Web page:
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The Legacy of Cecil

The recent killing of Cecil the lion created an unusually virulent outrage. As a television producer who has traveled to Africa over forty times to shoot our television series, Safari Hunter’s Journal for Sportsman Channel, I have a unique insight as to how this hunt ultimately went wrong and why so many are so upset about it. First, the facts:

A lion was shot and wounded on private property in Zimbabwe. It was lured from the adjacent National Park by bait(s) set out by the professional hunter’s staff. Hours after the initial shot, the lion was eventually dispatched, again on private property. There was no government-sanctioned quota for lion in the area, neither was a lion permit issued prior to the commencement of the hunt, ergo, this was an illegal hunt, i.e., poaching, and for this reason many are outraged, including myself, as well as other ethical hunters.

Another infraction occurred after the fact. The professional hunter, Theo Bronkhorst, failed to report the recovery of a tracking collar to the authorities. Adding his accountability for supervising an illegal hunt means Bronkhorst is looking at significant jail time. The landowner who failed to obtain the necessary permit, Honest Ndlovu, was detained but inexplicably not charged. The culpability of the client from Minnesota, Walter Palmer, is another question.

Returning from Zimbabwe, Walter Palmer became public enemy #1 of the social media lynch mob, but there are legitimate questions. If Mr. Palmer knew he was hunting without a permit, he is guilty of poaching and should suffer the consequences. However, if Palmer relied on the expertise of the professional hunter to whom he paid $55,000 to make proper arrangements, including insuring the licenses and permits were in order, and if he had no knowledge the landowner permit was missing, then he was duped and deserves our sympathy as the victim of a scam perpetrated by opportunists who prey upon foreign hunters willing to pay outrageous sums to hunt Africa’s big game.

I must confess: I empathize with Walter Palmer. For you see, but for the grace of God, there go I.

Sorting out big game hunting concessions, quotas, licenses, and bag limits in most African countries is a bureaucratic nightmare; all the more so for foreigners. Much like the homeowner hiring a contractor to make improvements relies on said contractor to pull the permits to bring the job into compliance, virtually every tourist hunter who makes the trip to Africa depends on their outfitter to do the paperwork to make the hunt a legal one. Having been a guest in well over one hundred safari operator’s camps over the past three decades, I have never felt the need to “check up” on my host to be sure all my paperwork was in order; that is until Cecil happened. Because of the tsunami of righteous indignation from the Piers Morgan’s and Ingrid Newkirk’s of the world, (who have both publicly called for the death of Walter Palmer) you can bet I will now research and inspect every form to be certain our future safaris comply with local rules.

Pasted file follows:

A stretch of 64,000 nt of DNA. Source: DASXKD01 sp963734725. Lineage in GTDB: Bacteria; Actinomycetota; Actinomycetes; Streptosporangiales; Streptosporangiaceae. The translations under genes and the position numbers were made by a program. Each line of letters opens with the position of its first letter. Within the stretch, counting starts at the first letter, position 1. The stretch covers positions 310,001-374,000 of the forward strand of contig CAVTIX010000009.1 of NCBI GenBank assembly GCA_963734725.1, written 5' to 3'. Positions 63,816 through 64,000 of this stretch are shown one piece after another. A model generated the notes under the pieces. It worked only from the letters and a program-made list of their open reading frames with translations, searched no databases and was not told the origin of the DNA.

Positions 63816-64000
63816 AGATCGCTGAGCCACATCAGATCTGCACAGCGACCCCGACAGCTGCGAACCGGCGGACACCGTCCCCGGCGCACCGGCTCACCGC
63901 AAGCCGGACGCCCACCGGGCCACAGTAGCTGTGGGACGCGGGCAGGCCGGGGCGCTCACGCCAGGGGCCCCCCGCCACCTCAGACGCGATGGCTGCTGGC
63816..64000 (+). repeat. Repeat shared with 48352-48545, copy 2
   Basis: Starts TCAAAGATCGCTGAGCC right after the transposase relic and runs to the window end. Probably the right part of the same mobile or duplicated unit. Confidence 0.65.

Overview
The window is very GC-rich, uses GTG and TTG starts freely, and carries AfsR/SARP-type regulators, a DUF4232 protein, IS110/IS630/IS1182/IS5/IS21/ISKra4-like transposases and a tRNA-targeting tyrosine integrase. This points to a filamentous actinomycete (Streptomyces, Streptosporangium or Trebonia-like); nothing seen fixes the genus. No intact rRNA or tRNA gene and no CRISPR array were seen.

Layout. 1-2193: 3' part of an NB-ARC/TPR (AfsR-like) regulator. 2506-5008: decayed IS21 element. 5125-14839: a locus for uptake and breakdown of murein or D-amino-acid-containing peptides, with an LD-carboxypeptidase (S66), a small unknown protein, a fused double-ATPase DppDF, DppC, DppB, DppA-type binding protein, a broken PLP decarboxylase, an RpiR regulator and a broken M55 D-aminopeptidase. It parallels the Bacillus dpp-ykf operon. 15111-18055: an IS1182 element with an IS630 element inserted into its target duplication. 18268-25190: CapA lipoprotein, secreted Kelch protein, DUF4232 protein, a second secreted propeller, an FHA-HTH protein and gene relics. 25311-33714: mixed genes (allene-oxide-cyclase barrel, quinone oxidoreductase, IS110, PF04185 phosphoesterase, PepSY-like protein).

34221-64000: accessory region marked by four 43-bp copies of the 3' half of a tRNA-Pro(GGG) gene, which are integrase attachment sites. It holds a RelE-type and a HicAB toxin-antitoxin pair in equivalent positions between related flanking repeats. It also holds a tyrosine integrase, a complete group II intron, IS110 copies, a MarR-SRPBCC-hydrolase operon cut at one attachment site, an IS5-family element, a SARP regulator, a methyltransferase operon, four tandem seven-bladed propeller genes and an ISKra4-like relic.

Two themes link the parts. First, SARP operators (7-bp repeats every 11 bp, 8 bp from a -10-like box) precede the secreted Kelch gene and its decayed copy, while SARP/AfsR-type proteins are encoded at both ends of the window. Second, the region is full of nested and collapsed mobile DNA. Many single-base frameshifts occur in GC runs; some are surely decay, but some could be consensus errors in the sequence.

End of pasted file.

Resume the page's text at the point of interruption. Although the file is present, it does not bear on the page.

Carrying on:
But what troubles me about this controversy is not the extra due diligence, the guilt or innocence of Walter Palmer, nor the death of a single lion. What bothers me about this Cecil business is how so many well-intentioned people are now unwittingly advocating the abolition of the very thing that allows wildlife to survive in our seven-billion person world.

Sustainable use: it is the foundational principle of conservation. Be it the farmer holding back a portion of the harvest for next-years’ seed or the lumberman harvesting then replanting a section of forest, wildlife is a resource that can be used and sustained as well. One only needs to look at America's burgeoning whitetail deer population to see this truth. Be it deer, elk, impala, and yes, even lions, a properly-managed harvest of wildlife means sustainable populations in-perpetuity within bounds of the existing habitat.

Nevertheless, some people simply do not like hunting. I get that. But if you love and appreciate wildlife in its’ natural habitat, then you should thank a hunter for it, as he or she is the one paying the bills. In Africa, as in North America, most of the money spent for wildlife and habitat comes from hunters.

Sportsmen and women pay for wildlife; to the tune of three billion dollars in the US last year. This money generated from licenses, tags, and sales taxes on sporting equipment funds the fifty state wildlife conservation departments, creating funding for operations and a scientific treasure-trove of wildlife research and habitat restoration projects. The same is true in Africa. Each year, thousands of tourist hunters spend millions of dollars on safari, incentivizing landowners and governments to maintain habitat in its natural state and turning wildlife that was once viewed as competition into a financial asset worthy of protection by indigenous peoples. It is a model that has worked for decades in Africa’s hunting countries. The reverse is proven in Kenya, whose total ban of hunting in 1977 has left the country nearly barren of game.

So what happens post-Cecil? My hope is the perpetrators are tried and punished, and we hunters redouble our efforts to find ethical outfitters and yes, learn the minutia of local laws. My fear is Cecil’s legacy signals a sea change for Africa, for if the well-intended yet misinformed prevail and tourist hunting and the critical funding it creates is curtailed, it could be the beginning of the end for African wildlife as we know it.

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